10. In a consulting business, you almost always charge by the hour. Even huge, multi-million dollar projects are broken down into line items by man-hours, and savvy clients will insist on seeing the breakdown to make sure you’re not “making too much”. But hours != value. In a product business, you can charge whatever the market will bear regardless of how long something took you to do, but in a service business, if something takes you an hour to do and you charge $200 an hour, then you’re getting only $200, even if it might generate $10,000 in value. This results in a disincentive for people to work efficiently, exercise judgment as to the use of their time, and engage in out-of-the-box problem solving.
11. Unlike a startup, money cannot be used to scale a consulting firm. With a startup, more money can be used to hire more developers to build your product, which will hopefully gain traction in the marketplace, resulting in growth that is faster than linear. In a consulting firm, the most you can do with extra money is hire additional sales people. They then need to scare up some projects, and repeat this indefinitely. This is a slow, linear growth path.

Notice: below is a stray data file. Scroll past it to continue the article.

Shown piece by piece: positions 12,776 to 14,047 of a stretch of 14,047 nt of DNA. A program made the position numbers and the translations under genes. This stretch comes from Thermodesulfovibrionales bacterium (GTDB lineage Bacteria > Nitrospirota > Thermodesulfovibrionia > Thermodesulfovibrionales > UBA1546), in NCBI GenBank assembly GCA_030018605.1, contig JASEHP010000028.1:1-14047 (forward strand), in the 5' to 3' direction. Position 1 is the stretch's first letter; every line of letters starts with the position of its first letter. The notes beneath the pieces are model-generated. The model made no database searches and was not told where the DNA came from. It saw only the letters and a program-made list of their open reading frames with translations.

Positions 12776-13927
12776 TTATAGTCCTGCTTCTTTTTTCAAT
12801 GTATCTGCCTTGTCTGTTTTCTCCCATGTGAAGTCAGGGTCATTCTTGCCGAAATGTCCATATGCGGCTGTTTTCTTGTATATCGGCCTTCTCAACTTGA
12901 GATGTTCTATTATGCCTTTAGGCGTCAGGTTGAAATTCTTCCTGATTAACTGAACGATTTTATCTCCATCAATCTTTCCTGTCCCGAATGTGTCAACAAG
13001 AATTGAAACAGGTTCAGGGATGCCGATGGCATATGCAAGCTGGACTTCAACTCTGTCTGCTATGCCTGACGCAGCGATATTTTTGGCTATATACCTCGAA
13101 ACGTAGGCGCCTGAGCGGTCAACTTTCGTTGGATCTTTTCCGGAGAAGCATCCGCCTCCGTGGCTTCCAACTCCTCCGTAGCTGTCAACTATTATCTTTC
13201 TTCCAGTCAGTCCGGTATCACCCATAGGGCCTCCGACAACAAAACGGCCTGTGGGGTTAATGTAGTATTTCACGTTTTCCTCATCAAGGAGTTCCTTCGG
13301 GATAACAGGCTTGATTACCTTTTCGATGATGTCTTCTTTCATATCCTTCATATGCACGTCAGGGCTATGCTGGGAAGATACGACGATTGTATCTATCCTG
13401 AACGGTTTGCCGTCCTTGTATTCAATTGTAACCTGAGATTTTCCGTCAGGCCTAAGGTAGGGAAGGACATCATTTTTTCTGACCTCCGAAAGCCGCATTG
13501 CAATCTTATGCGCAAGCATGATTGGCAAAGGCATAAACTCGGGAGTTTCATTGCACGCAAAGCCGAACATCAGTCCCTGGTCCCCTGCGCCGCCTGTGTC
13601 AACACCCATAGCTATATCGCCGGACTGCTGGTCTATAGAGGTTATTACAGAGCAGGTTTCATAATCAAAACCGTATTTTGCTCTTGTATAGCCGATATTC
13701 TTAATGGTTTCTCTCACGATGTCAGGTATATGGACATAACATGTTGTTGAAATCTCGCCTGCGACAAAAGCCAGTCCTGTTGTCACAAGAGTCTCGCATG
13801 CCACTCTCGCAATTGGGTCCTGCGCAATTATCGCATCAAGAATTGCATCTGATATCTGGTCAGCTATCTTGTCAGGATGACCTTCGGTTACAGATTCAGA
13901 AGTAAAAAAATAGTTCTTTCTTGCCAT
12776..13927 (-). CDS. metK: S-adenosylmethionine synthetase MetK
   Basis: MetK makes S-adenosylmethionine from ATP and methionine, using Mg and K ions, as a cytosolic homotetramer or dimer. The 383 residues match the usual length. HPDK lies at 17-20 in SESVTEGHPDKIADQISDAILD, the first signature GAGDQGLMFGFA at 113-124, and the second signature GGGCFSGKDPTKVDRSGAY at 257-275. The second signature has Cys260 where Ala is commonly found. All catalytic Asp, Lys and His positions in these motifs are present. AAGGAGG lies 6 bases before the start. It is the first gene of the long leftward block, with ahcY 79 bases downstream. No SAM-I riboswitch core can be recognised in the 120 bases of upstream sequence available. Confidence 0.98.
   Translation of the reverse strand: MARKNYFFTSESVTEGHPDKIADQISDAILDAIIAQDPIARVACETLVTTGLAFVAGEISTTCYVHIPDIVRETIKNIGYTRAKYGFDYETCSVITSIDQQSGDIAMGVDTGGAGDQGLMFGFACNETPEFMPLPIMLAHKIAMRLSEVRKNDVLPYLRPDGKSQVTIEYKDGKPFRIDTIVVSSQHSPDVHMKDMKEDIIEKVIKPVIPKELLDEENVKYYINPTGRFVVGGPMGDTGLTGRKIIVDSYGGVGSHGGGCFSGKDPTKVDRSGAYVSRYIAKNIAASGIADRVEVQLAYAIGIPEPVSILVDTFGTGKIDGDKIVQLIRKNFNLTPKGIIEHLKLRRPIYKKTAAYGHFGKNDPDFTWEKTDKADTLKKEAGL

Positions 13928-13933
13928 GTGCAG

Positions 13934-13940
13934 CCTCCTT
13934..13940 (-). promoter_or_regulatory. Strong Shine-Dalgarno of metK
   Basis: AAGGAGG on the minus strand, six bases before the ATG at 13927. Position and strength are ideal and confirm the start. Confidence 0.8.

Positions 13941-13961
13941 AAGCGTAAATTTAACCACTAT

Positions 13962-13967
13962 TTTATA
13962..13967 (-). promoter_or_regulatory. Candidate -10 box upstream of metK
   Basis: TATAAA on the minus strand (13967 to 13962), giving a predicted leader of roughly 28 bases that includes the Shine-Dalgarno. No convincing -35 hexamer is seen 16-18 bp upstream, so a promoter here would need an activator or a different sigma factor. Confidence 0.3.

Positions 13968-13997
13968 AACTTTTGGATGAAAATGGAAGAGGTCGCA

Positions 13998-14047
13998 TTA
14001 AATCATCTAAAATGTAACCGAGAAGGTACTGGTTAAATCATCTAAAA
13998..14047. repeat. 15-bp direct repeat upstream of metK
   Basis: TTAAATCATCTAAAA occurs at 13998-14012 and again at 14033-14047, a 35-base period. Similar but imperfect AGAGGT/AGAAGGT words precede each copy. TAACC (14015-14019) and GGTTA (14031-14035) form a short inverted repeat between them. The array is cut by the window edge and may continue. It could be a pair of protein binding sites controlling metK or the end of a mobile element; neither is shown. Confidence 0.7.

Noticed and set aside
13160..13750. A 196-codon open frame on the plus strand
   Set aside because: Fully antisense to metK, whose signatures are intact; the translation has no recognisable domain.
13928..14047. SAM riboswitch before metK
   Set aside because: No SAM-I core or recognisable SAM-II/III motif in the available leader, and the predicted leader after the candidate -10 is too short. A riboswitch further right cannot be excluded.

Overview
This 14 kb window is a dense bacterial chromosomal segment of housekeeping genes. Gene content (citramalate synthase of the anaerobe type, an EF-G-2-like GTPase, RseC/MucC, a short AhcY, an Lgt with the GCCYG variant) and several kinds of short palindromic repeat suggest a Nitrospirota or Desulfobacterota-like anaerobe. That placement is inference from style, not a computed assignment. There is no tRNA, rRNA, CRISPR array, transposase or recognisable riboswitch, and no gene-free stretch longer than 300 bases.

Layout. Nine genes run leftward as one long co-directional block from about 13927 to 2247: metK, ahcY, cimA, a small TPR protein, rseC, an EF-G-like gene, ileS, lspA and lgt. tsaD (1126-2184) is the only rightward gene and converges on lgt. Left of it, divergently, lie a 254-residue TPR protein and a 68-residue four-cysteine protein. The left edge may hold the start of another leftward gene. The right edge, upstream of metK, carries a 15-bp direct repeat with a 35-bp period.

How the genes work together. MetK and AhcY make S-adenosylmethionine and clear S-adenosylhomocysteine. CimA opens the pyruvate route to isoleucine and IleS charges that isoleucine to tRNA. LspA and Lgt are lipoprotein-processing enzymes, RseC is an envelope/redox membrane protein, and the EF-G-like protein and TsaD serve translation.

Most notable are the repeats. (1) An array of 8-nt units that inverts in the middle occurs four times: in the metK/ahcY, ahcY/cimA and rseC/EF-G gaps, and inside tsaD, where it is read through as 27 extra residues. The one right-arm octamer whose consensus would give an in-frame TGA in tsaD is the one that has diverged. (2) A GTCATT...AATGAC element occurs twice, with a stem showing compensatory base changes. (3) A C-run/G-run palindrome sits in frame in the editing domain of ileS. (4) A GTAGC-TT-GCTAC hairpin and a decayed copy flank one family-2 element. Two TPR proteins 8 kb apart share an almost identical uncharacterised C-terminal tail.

12. In consulting, projects are self-contained You can’t build A and then build B on top of A that will take you to the next level of profitability, then build C on top of B You’re just building A, followed by A, and A, A, A, indefinitely. The most that you can take from project to project is general domain expertise, contacts, and reputation.
This is not to say that you should not work as a consultant, or that you cannot make a lot of money through consulting. It is important to be aware of these traps, plan ways to work around them, and to accept that it’s not easy to grow from a 1-person firm to a 100-person firm.